What's Trending For New Financial Planners

What’s Trending for New Financial Planners (January 2024)

“What’s Trending for New Financial Planners” is a collection of articles, podcasts, videos, etc. that I’ve been consuming regarding breaking into financial planning, industry trends, career development, and more.

If you’ve set some professional and/or personal goals for the new year, a gentle reminder that to ensure results, we need to build systems [Article]:

“…if you don’t support your vision and goals with a system stronger than the resistance you will face (you and all the stuff that gets thrown at you), your desired results will not be realized. It’s not because your intent isn’t good; it’s because you don’t have a system designed to align your time with the outcomes you want to achieve.

Michael Kitces has been a client of mine for 4 years now, and in those years, he’s used his time to grow more than 10x! This is only possible because Michael is a master of his time. He is such an ardent advocate of managing your time better that he asked me to write this article on Taking Back Your Time to share our model for aligning your time with your vision of success.”

Why Your Ideas Don’t Get Done (And A Tip For Turning ‘Resolutions’ Into ‘Results’ In 2024) [Stephanie Bogan, Monday Mojo]

Carl Richards on the duality of goals, their limitations, and more [Podcast]:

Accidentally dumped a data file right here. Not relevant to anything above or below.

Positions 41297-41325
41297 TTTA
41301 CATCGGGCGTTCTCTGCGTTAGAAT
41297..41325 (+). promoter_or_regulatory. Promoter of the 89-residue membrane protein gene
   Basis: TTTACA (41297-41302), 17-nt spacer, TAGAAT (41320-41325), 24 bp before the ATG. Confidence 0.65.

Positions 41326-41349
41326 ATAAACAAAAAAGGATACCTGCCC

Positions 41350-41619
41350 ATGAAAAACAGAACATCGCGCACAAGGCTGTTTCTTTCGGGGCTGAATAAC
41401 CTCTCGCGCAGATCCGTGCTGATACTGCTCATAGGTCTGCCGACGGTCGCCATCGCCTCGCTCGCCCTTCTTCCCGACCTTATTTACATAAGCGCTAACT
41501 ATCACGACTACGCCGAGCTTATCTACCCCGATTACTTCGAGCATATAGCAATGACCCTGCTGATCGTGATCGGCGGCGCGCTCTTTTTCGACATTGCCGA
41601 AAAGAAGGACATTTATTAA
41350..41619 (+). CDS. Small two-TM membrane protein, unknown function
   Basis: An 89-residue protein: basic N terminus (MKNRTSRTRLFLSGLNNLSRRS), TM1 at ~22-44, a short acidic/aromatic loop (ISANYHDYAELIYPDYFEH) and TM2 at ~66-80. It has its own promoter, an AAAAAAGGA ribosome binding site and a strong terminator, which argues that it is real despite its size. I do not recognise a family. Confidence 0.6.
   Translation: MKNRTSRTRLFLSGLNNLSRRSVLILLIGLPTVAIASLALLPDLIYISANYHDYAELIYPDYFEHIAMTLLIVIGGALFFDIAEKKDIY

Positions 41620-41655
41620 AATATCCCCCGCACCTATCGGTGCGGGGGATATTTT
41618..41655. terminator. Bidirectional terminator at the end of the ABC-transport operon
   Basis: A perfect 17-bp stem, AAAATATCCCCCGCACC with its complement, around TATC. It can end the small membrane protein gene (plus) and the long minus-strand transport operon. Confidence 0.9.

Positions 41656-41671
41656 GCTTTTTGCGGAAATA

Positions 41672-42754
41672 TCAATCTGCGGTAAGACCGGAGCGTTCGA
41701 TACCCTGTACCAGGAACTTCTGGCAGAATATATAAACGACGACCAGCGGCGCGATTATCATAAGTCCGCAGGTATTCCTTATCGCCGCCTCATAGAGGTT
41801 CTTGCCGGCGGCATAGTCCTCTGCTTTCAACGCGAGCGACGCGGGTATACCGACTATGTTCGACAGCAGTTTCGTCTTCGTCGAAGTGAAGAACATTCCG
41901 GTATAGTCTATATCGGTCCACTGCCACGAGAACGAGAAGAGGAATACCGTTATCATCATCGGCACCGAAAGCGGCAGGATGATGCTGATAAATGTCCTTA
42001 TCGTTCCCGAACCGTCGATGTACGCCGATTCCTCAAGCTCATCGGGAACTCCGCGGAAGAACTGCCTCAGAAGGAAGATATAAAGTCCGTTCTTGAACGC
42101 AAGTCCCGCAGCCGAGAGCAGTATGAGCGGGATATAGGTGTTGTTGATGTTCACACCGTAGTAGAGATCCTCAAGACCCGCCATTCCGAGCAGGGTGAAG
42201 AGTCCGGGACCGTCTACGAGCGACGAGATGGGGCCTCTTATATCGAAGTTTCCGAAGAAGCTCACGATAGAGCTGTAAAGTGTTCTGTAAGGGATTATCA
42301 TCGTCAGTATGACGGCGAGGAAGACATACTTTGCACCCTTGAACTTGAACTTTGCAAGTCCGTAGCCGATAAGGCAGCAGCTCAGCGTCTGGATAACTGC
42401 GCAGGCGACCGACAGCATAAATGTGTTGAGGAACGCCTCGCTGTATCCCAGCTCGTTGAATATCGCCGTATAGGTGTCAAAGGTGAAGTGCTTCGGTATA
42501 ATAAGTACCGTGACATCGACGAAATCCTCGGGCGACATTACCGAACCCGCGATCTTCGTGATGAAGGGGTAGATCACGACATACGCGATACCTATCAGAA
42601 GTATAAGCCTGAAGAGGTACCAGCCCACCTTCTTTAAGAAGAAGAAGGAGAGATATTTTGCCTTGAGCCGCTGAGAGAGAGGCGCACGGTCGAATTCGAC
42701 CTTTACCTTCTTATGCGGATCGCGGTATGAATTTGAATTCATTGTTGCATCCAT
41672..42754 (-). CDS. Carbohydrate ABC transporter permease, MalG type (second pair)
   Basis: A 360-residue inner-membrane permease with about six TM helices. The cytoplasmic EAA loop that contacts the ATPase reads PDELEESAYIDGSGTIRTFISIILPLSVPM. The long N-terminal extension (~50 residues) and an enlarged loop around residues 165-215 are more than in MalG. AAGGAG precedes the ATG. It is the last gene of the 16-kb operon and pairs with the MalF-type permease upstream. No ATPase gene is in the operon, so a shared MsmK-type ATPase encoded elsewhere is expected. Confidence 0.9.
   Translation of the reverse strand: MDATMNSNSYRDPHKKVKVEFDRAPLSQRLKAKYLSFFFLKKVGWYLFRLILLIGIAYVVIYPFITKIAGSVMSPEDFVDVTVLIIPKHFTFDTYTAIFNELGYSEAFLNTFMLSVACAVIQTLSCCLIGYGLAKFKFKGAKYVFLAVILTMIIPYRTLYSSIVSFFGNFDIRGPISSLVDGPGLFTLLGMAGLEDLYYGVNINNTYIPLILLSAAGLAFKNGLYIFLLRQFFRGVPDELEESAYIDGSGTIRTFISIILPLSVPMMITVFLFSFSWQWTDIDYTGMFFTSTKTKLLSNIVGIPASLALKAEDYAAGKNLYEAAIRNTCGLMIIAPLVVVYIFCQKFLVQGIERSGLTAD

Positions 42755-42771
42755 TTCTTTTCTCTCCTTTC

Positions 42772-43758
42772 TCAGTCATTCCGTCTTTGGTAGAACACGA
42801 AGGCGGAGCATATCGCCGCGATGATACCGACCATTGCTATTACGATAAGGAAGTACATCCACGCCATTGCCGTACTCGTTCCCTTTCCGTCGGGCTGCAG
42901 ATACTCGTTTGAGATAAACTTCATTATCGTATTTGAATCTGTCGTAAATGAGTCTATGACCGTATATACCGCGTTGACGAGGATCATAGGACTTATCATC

“Goals can be a blessing and a curse. They provide direction and purpose in our lives, helping us answer the question ‘What am I to do now?’ But, they can also hijack the present moment, pulling our focus away from the only thing that actually exists: the present.”

New Essay On Goals [Carl Richards, Behavior Gap Radio]

Caleb Brown on counting your wins before making new goals and how to build a plan for the new year [YouTube]:

How To Reflect, Refresh, And Recharge For A Successful 2024 [Caleb Brown, New Planner Recruiting]

Taylor Schulte shares the improvements to his sales process that have increased his conversion rate to 60% [Article]:

“What I like about our sales process is that it gives prospective clients the opportunity to see exactly what we do and how we can help them before making any commitments. It’s not easy for consumers to properly evaluate financial planners and know what questions to ask. Our detailed process takes that pressure off their shoulders and guides them through the evaluation process; a process they can apply to other firms they might be considering as well.

We had success with our sales process right from the start, and I think it’s largely because having a clear process for prospective clients is a differentiator on its own. Instead of, ‘schedule a call’ or “fill out this form and we’ll be in touch,’ we’re offering them something that provides value and giving them a framework for making an informed decision about hiring our firm.”

Financial Advisor Sales Process: How To Improve Efficiency And Increase Revenue [Taylor Schulte, Heart Of Advice]

ICYMI: If you’ve ever considered offering financial coaching services, the “ABCS Test” to determine when you need to register (and a handful of case studies) [Article]: